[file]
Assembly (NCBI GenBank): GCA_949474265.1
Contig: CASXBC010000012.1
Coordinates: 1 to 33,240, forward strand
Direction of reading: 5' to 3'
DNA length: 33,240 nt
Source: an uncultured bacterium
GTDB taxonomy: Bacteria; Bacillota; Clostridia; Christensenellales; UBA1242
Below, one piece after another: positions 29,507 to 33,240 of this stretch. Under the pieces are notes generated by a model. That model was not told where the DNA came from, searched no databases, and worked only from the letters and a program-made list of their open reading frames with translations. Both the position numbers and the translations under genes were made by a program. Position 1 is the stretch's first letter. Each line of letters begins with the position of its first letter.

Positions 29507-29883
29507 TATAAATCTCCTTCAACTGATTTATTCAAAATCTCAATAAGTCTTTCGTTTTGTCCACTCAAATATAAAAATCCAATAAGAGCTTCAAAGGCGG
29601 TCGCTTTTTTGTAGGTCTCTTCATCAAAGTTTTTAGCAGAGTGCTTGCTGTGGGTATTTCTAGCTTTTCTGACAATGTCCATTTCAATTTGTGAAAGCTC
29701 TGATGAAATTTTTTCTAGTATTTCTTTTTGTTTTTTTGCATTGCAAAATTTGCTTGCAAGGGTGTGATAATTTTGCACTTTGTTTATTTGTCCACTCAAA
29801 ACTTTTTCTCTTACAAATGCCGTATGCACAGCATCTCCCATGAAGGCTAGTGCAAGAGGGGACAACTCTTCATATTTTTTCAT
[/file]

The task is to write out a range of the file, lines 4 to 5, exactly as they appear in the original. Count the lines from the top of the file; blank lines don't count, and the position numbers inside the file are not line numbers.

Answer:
Direction of reading: 5' to 3'
DNA length: 33,240 nt